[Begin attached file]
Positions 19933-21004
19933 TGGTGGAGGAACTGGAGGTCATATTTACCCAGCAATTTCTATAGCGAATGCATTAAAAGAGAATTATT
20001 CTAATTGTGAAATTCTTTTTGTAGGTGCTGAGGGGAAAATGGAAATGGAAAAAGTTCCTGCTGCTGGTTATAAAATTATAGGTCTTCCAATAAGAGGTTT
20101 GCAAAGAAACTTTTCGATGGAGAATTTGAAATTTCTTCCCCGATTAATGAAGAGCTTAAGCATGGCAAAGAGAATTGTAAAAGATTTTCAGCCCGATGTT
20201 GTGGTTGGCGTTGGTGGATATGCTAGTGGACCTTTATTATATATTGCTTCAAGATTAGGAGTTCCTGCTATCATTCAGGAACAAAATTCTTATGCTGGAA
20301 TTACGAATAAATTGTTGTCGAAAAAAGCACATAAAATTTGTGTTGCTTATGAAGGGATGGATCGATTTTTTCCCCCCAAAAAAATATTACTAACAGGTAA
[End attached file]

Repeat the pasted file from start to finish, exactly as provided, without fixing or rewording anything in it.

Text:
Positions 19933-21004
19933 TGGTGGAGGAACTGGAGGTCATATTTACCCAGCAATTTCTATAGCGAATGCATTAAAAGAGAATTATT
20001 CTAATTGTGAAATTCTTTTTGTAGGTGCTGAGGGGAAAATGGAAATGGAAAAAGTTCCTGCTGCTGGTTATAAAATTATAGGTCTTCCAATAAGAGGTTT
20101 GCAAAGAAACTTTTCGATGGAGAATTTGAAATTTCTTCCCCGATTAATGAAGAGCTTAAGCATGGCAAAGAGAATTGTAAAAGATTTTCAGCCCGATGTT
20201 GTGGTTGGCGTTGGTGGATATGCTAGTGGACCTTTATTATATATTGCTTCAAGATTAGGAGTTCCTGCTATCATTCAGGAACAAAATTCTTATGCTGGAA
20301 TTACGAATAAATTGTTGTCGAAAAAAGCACATAAAATTTGTGTTGCTTATGAAGGGATGGATCGATTTTTTCCCCCCAAAAAAATATTACTAACAGGTAA